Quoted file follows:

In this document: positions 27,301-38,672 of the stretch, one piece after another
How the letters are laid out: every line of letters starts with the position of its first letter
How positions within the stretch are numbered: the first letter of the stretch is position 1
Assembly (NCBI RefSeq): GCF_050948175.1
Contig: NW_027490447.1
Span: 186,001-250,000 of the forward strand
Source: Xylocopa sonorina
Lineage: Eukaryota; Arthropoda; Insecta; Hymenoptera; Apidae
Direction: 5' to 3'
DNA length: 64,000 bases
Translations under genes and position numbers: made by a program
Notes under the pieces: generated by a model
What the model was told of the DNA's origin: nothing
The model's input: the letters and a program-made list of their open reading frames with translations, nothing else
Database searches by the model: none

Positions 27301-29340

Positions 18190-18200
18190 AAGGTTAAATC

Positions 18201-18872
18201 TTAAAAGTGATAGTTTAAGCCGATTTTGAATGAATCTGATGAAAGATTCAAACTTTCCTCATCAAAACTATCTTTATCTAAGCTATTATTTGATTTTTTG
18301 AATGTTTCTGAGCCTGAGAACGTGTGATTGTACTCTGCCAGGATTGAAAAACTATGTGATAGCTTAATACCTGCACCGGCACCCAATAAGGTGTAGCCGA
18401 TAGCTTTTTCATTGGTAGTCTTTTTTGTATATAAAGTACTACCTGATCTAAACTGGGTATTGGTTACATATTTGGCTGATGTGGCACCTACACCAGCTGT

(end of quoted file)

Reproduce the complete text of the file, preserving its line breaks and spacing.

In this document: positions 27,301-38,672 of the stretch, one piece after another
How the letters are laid out: every line of letters starts with the position of its first letter
How positions within the stretch are numbered: the first letter of the stretch is position 1
Assembly (NCBI RefSeq): GCF_050948175.1
Contig: NW_027490447.1
Span: 186,001-250,000 of the forward strand
Source: Xylocopa sonorina
Lineage: Eukaryota; Arthropoda; Insecta; Hymenoptera; Apidae
Direction: 5' to 3'
DNA length: 64,000 bases
Translations under genes and position numbers: made by a program
Notes under the pieces: generated by a model
What the model was told of the DNA's origin: nothing
The model's input: the letters and a program-made list of their open reading frames with translations, nothing else
Database searches by the model: none

Positions 27301-29340

Positions 18190-18200
18190 AAGGTTAAATC

Positions 18201-18872
18201 TTAAAAGTGATAGTTTAAGCCGATTTTGAATGAATCTGATGAAAGATTCAAACTTTCCTCATCAAAACTATCTTTATCTAAGCTATTATTTGATTTTTTG
18301 AATGTTTCTGAGCCTGAGAACGTGTGATTGTACTCTGCCAGGATTGAAAAACTATGTGATAGCTTAATACCTGCACCGGCACCCAATAAGGTGTAGCCGA
18401 TAGCTTTTTCATTGGTAGTCTTTTTTGTATATAAAGTACTACCTGATCTAAACTGGGTATTGGTTACATATTTGGCTGATGTGGCACCTACACCAGCTGT